Malaysia in 2003 continued an inadequate performance of protecting and assisting trafficking victims. Malaysian law does not codify the difference between trafficking victims, illegal migrants, and asylum seekers. Thus, victims, especially those who do not usually speak Bahasa Melayu, are sometimes detained. Royal Malaysian Police further lack the training and language skills to screen trafficking victims from illegal migrants. Foreign trafficking victims are often not recognized as victims and are treated as immigration offenders. The Government arrested and detained 5,564 foreign women suspected of prostitution, many of whom were likely trafficking victims. The Malaysian Human Rights Commission "Suhakam," reported in April 2004 that it questioned 1,544 foreign women imprisoned for prostitution and identified approximately 350 trafficking victims; some of these have been released. The Government of Malaysia turned over 300 victims of trafficking to the care of the Indonesian and Thai embassies last year. Malaysia has not engaged IOM in efforts to repatriate foreign trafficking victims. Victims who are arrested for prostitution are usually examined for HIV/AIDS. In a recent case, 14 victims rescued from a high-rise apartment building were sent to a hospital for care and subsequently turned over to the Indonesian embassy for repatriation.
NGOs do not receive government funding for trafficking victims specifically, although the government provides general operating funds for women's welfare. In 2003, the Ministry of Women's Affairs and Family Development opened five centers for women in need of shelter, counseling and job skills training. These shelters in early 2004 were made available to trafficking victims.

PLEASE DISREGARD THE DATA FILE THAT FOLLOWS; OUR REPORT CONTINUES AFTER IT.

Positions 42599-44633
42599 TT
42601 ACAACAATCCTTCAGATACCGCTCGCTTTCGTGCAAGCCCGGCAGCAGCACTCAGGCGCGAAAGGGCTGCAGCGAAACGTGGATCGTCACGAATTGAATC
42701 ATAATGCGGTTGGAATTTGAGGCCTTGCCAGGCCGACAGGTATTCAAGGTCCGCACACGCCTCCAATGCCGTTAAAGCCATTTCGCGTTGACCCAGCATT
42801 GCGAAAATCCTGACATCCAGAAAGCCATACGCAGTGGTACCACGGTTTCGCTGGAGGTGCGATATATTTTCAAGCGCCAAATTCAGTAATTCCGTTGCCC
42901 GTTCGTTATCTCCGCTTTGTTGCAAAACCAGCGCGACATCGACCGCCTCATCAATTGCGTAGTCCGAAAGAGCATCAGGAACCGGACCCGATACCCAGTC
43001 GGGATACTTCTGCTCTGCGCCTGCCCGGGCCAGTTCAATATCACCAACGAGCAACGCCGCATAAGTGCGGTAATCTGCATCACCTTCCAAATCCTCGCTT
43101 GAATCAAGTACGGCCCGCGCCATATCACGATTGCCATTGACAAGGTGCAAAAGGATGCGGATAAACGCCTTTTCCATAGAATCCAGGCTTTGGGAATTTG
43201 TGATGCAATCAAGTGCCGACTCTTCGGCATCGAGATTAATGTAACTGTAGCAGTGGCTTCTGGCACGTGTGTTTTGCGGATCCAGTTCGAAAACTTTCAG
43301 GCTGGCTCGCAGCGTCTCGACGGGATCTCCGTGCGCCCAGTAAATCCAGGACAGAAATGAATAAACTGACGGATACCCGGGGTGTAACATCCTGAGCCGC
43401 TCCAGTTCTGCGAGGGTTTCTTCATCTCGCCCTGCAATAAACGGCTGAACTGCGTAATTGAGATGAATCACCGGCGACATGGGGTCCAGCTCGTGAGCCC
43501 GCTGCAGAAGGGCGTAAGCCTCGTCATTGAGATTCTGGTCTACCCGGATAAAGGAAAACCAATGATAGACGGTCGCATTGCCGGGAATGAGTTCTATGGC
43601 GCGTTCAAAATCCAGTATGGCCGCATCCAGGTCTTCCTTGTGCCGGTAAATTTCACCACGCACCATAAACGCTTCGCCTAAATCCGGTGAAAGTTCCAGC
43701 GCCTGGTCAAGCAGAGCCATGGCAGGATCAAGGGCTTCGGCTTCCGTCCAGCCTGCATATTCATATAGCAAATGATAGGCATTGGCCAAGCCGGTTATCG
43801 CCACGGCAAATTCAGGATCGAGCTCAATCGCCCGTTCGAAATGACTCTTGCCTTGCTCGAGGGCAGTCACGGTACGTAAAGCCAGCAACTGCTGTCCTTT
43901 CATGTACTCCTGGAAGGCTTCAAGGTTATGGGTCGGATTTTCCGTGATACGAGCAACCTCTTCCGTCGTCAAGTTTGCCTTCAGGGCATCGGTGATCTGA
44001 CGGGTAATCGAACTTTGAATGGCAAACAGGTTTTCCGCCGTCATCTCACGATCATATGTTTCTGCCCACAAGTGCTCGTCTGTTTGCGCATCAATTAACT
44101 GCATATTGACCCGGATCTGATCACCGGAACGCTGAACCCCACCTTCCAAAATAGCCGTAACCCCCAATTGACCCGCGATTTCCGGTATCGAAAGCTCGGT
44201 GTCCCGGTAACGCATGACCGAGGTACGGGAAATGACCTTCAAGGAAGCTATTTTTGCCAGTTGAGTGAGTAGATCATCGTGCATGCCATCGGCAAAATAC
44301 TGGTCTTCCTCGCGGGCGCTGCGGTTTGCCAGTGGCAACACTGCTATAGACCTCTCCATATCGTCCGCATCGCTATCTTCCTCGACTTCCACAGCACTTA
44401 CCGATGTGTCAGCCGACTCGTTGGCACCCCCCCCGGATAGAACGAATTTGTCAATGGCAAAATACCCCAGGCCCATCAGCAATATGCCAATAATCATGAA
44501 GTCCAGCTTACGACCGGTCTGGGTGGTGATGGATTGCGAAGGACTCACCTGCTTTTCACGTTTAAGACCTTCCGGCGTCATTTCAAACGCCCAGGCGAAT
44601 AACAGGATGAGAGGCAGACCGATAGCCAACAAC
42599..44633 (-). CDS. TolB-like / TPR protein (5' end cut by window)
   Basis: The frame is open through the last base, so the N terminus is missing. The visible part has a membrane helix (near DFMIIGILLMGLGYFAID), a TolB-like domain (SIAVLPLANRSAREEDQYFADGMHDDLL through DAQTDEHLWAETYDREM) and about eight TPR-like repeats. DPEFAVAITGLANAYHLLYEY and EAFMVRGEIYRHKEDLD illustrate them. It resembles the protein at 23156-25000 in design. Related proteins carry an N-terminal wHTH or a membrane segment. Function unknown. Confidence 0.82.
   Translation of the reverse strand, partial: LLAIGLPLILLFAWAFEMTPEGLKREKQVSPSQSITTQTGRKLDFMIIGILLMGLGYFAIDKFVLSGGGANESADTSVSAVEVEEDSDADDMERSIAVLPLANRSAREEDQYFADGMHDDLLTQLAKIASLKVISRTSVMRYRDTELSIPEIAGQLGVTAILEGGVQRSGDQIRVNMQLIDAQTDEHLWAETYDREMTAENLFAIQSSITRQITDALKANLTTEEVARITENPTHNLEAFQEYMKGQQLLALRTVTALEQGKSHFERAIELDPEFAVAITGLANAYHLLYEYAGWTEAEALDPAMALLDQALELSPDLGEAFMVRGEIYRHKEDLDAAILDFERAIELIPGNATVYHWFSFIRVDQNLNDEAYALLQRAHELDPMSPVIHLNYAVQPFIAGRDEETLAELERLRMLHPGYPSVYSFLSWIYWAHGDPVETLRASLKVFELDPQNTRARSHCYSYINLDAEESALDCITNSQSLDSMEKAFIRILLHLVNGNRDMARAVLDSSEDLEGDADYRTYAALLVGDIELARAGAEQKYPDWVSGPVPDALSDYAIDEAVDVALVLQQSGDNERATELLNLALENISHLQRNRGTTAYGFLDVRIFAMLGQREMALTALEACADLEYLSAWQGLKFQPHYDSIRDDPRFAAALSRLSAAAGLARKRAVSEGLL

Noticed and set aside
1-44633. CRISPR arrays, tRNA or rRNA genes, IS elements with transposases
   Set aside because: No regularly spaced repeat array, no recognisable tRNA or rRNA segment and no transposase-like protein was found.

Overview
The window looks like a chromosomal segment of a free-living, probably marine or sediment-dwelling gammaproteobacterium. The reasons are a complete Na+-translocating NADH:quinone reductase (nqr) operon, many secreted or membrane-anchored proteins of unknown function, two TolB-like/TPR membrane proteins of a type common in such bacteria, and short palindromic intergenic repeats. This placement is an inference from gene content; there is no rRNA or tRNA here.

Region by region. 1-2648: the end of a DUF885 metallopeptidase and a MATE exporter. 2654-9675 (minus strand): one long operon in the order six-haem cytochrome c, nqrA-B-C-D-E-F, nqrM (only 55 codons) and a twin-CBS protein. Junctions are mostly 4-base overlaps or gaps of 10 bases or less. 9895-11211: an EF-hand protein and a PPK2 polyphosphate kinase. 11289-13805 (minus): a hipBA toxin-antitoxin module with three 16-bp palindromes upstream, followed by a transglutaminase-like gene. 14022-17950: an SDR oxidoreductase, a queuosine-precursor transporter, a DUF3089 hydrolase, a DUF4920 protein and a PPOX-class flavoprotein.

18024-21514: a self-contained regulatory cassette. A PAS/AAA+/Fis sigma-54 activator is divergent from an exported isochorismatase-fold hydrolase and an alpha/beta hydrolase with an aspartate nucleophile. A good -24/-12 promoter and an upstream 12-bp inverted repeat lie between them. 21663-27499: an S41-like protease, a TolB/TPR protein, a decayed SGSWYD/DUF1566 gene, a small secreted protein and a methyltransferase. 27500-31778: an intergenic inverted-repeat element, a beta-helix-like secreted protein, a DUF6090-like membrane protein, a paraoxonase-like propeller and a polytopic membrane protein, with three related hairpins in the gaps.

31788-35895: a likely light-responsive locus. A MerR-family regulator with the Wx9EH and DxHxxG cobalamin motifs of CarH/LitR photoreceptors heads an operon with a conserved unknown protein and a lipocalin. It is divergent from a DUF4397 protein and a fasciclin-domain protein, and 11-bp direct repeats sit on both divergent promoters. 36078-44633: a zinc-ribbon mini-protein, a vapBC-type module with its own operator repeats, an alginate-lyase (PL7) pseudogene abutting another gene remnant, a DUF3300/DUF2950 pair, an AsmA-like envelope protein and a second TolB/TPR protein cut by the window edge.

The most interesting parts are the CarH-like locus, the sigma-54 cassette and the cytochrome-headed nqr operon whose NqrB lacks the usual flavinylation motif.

Given the relatively small number of Malaysian trafficking victims, the government has made only modest efforts to prevent new incidents of trafficking through public awareness or education campaigns. Domestically, Malaysian television broadcasts UN-sponsored public service announcements that warn of the dangers of trafficking. The Malaysian Chinese Association, within the Government's ruling political coalition, publishes warnings about trafficking in its Chinese language publications, makes public statements to caution potential victims about overly lucrative job offers abroad, and holds periodic press conferences highlighting the plight of returned Malaysian trafficking victims. Internationally, Malaysia places great importance on working with ASEAN countries to fight trafficking and shares trafficking intelligence with Australia and Interpol.